Officials working on Kansas City’s oldest race are proud of their environmental efforts.
From: Running USA
KANSAS CITY, Mo. — Hospital Hill Run has always been environmentally-conscience, but through innovative new partnerships the 2011 event – set for Saturday, June 4 – will be the “greenest” race in Kansas City’s history.
Hospital Hill Run Race Director Beth Salinger was looking to take the event’s “‘green racing” initiative to the next level. The Run had been recycling all plastic and reusing signage for years, but they were ready to make the 38th edition one of the most environmentally-friendly in the nation.
Salinger started researching to see if Kansas City had a Chief Environmental Officer and how others might be able to get involved with her cause.
“What I found was that Kansas City is so far ahead of other metro areas when it comes to city involvement in environmental efforts,” Salinger said. “Once I met with Kansas City’s Chief Environmental Officer, Dennis Murphey, we were really able to make strides in our efforts to make Hospital Hill Run even more environmentally-conscious.”
For the first time ever, the City of Kansas City, Missouri is partnering with a local race helping them to “go green.” The City is donating vehicles for race week, and all will be hybrid or electric. In correspondence with the City’s “no idling policy” all Hospital Hill Run vehicles will also refrain from idling the week of the race.
“The City of Kansas City welcomes the opportunity to partner with Hospital Hill Run to align the 2011 event with the city’s goal to achieve a triple-bottom line approach of simultaneously promoting the environmental, social, and economic vitality of our community. We hope to help make the 2011 Hospital Hill Run a nationally-recognized premier green running event,” Dennis Murphey said.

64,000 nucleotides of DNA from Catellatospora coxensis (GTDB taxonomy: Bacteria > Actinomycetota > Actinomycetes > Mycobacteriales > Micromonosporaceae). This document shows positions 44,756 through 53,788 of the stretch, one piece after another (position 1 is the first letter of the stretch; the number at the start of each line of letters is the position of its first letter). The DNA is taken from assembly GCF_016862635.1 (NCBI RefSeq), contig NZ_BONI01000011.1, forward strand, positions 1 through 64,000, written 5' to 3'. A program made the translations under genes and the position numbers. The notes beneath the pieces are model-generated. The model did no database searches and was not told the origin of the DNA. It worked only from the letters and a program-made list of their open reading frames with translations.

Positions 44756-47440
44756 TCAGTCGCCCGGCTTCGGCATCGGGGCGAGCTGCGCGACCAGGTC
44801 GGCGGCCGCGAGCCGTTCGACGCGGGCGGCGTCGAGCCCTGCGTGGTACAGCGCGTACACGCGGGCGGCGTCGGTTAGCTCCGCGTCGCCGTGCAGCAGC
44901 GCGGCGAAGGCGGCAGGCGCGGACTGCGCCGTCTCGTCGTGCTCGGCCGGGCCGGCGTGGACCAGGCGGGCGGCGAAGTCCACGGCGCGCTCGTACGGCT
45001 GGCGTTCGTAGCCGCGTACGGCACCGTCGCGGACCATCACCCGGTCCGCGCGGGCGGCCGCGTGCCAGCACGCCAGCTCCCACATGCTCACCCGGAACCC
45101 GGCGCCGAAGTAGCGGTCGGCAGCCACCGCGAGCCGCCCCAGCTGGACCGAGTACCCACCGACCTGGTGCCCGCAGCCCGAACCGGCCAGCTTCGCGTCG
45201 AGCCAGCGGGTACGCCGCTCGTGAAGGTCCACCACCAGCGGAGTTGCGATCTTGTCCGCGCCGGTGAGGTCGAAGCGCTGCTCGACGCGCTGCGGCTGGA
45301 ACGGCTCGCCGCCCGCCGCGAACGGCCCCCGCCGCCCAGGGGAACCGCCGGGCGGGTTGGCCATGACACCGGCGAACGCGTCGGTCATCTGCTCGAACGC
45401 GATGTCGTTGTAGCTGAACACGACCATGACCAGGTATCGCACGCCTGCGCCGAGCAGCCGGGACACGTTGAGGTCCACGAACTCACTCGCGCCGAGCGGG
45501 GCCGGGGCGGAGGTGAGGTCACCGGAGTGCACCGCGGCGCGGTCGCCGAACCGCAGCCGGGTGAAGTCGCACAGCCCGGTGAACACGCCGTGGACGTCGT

Hospital Hill Run is also partnering with Greenability Magazine to print the Race Weekend Magazine.
“By working with Greenability, the Hospital Hill Run organizers have made a huge commitment to making its magazine as green as possible,” said Julie Koppen, Greenability Publisher and Founder. “According to Green America’s Better Paper Project, more publications are using at least a percentage of recycled paper content. But the Hospital Hill Run magazine takes an even larger green step by reducing its environmental footprint by decreasing or eliminating use of coal-fired electricity, petroleum-based inks, virgin paper, chlorine for whitening and petroleum in transportation (by printing in Missouri).”
Race weekend and race day GREEN volunteers will be able to be easily spotted in green shirts and are directing trash traffic making sure the trash cans, recycling bins and compost bins are filled properly and not cross-contaminated.
“When people think of going green, they primarily think of recycling. They forget all about the ‘reduce’ and ‘reuse’ which are also really important components of being environmentally-friendly,” Salinger added. “Through our partnerships with the City and Greenability, we’re really going to be able to practice what we preach.”
About Hospital Hill Run
Hospital Hill Run is the oldest road race in Kansas City and the one of the oldest half-marathons in the United States. First held in 1974 with a field of 99 athletes, Hospital Hill Run has grown in size and stature in the ensuing years, recently being named one of the top races in the country by Runner’s World magazine. Past competitors include such running legends as Olympic gold medalists Frank Shorter and Billy Mills and running legends Bill Rodgers and Jim Ryun, as well as over 100,000 ordinary Kansas and Missouri citizens running for the challenge, fun and fitness. In 2010, Hospital Hill Run hosted its largest field ever, when over 7,400 athletes took to the Kansas City streets. The 2011 Hospital Hill Run will take place on Saturday, June 4 at Crown Center.
FILED UNDER: News TAGS: Environment / environmentally friendly races / Green / green movement / Greenability Magazine / Hospital Hill Run / Kansas City / Missouri / Race Weekend Magazine / recycling bins / trash